Reporters and analysts have downplayed the burden of higher housing prices, Camarota said, adding:
Whenever people talk about the consequences of immigration in the establishment media, it’s always in the context of how great it is. It drives down wages, but they never say it that way. “It holds costs down for consumers” is the way it’s presented. They don’t ever say “It make houses unaffordable.” They say “It increases equity.”
The same New York Times author described the expanding housing squalor in an August 2020 article about poor migrants trying to live near to their service-sector jobs in Silicon Valley during the coronavirus crash:
There were 12 people in three bedrooms, with a bathroom whose door frequently required a knock and a kitchen where dinnertime shifts extended from 5 p.m. well into the evening.
Karla Lorenzo, a Guatemalan immigrant who cleaned houses in San Francisco and Silicon Valley, lived in the big room along the driveway. Big is a relative term when a room has five people in it. She and her partner, Abel, slept in a queen-size bed along the wall. There was a crib for the baby at the foot, with the older children’s bunk bed next to that. The other housemates had similar layouts.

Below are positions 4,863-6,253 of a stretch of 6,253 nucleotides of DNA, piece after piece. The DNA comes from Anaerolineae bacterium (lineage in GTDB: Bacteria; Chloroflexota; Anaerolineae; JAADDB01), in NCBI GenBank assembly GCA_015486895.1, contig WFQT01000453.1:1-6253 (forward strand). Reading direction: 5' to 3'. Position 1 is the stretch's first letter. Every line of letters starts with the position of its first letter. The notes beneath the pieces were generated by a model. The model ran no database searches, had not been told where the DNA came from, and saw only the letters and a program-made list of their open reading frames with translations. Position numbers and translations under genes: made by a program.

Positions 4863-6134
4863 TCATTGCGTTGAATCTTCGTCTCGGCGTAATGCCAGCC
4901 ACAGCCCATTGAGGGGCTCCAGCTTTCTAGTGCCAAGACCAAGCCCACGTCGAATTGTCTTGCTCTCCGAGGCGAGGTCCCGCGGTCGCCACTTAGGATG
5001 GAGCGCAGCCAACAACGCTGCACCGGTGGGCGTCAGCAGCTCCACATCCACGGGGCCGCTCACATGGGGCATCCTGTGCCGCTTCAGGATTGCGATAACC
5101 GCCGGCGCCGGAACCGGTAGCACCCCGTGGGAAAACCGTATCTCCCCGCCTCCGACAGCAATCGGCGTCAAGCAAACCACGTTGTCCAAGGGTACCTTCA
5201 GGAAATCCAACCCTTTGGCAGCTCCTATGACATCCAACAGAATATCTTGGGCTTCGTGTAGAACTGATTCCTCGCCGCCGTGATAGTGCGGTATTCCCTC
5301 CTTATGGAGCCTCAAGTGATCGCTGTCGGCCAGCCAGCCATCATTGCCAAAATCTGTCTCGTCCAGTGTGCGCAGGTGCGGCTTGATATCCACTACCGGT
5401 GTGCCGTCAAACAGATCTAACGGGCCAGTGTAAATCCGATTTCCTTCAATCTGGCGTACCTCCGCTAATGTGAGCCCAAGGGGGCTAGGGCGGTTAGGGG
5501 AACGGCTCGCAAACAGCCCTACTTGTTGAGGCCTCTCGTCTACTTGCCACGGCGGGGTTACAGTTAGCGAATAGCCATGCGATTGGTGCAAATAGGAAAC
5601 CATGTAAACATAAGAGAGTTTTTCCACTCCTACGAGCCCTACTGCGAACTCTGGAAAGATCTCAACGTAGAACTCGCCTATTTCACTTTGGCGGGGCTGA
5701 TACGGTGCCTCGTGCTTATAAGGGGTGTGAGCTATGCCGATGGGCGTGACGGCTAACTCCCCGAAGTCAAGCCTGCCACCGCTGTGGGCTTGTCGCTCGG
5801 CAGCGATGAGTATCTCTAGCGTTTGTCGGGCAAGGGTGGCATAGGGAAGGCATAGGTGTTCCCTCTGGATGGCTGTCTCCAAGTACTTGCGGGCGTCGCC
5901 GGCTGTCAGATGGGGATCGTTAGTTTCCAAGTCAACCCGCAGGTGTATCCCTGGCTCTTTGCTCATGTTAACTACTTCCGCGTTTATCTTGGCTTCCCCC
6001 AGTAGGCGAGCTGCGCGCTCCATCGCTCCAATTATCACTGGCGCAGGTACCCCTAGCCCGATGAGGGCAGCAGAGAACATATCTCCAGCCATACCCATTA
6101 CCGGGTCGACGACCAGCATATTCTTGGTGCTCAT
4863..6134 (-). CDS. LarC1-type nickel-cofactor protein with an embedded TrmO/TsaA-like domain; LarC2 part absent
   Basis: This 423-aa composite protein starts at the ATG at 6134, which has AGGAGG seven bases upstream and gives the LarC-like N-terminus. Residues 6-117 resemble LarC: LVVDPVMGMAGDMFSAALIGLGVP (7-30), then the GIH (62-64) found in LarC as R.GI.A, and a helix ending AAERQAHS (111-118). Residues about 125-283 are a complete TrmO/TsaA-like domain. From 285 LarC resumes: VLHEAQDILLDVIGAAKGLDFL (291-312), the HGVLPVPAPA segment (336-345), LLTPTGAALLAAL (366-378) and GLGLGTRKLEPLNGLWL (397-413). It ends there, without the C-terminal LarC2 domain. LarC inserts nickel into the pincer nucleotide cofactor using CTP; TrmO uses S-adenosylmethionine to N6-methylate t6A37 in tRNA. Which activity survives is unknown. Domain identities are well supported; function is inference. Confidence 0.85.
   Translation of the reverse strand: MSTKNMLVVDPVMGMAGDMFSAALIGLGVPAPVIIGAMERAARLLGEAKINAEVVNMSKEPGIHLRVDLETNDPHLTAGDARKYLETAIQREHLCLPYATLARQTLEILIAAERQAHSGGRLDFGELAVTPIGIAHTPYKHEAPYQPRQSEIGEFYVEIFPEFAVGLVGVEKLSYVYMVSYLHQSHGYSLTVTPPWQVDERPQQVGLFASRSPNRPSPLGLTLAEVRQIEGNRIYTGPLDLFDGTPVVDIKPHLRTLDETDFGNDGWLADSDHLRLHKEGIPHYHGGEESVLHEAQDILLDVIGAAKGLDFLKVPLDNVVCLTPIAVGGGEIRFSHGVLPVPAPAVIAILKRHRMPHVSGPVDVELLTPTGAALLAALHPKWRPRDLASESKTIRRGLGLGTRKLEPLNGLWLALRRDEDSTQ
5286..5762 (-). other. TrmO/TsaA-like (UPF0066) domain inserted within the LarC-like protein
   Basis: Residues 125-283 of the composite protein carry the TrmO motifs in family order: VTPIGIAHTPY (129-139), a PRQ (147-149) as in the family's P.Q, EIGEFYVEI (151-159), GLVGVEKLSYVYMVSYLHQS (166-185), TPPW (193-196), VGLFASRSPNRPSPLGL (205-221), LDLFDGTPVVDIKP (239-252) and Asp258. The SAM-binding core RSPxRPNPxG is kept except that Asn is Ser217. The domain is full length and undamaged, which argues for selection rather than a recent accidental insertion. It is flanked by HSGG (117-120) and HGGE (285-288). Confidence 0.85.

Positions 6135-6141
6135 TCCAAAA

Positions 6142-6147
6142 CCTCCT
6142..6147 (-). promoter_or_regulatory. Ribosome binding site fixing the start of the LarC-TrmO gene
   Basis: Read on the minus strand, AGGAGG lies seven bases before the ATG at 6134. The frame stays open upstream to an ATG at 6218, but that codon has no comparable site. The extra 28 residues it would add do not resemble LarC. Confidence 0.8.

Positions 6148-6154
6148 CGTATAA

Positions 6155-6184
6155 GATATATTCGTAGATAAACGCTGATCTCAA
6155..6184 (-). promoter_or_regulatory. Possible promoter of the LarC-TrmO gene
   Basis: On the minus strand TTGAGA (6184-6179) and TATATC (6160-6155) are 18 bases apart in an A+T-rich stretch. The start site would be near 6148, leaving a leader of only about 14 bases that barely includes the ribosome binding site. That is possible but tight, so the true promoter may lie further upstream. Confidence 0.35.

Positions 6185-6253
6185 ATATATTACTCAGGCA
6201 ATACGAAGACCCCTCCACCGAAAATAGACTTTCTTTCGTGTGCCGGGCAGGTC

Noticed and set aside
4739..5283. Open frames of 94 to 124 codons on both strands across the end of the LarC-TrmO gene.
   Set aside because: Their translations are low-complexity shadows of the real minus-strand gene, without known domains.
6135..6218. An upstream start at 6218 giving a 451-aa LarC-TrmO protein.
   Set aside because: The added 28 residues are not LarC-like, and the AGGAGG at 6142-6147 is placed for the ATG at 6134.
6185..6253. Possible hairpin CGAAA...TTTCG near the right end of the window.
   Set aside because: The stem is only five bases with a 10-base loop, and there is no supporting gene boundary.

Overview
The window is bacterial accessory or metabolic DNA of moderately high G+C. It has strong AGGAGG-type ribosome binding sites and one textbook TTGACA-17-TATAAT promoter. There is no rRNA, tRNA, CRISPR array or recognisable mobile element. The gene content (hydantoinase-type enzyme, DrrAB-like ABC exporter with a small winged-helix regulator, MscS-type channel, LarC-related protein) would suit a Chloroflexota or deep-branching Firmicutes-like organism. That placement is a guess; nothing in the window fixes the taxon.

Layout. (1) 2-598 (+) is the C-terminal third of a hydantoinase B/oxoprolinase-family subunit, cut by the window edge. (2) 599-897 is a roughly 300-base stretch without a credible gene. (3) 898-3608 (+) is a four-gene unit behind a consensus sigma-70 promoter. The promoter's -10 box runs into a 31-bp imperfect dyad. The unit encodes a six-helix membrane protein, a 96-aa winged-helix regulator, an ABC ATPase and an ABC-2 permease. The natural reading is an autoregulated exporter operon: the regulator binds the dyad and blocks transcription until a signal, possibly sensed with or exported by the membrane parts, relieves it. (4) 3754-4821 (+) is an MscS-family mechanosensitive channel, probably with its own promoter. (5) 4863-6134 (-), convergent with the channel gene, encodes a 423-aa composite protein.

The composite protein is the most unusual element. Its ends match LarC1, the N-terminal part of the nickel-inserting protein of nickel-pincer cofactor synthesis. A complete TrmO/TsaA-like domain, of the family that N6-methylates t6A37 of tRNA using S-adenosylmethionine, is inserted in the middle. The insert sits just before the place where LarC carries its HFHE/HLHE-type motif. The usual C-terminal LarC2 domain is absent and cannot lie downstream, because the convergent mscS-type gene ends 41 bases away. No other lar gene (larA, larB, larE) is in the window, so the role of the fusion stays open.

Now comes a second struggle: figuring out how to pay rent. Abel is back at work at a home supply store, but Ms. Lorenzo’s housecleaning jobs dried up and one of the other families moved out — increasing the monthly bill by $850. “We don’t know how we are going to do it,” she said.
Calmatters.org reported from rural California on October 13:
Sandra Garcia, 65, who lives with her son and his family in an unincorporated community near Porterville, in Tulare County, told CalMatters she is about $3,000 behind on rent.
She said she tried to apply for rent relief last April, but a case manager at a local nonprofit told her that without pay stubs to prove a loss of income, she would be unable to qualify. Garcia explained she had been laid off from her farmworker job — “the oldest ones were among the first to be let go,” she said in Spanish — so she had no pay stubs.
Besides, Garcia said, many landlords in rural towns like hers are struggling to stay afloat. “They’re just as poor as us,” she said. “They don’t want to end up in court in case they’re the ones who are sued. And they don’t want to waste their time, either, with something that isn’t even going to help.”
Nationwide, migration is deeply unpopular because of its economic impact. It damages ordinary Americans’ career opportunities, cuts their wages, raises their rents, curbs their productivity, shrinks their political clout, widens regional wealth gaps, and wrecks their democratic, equality-promoting civic culture.
For many years, a wide variety of pollsters have shown deep and broad opposition to labor migration and the inflow of temporary contract workers into jobs sought by young U.S. graduates. This pocketbook opposition is multiracial, cross-sex, non-racist, class-based, bipartisan, rational, persistent, and recognizes the solidarity that Americans owe to each other.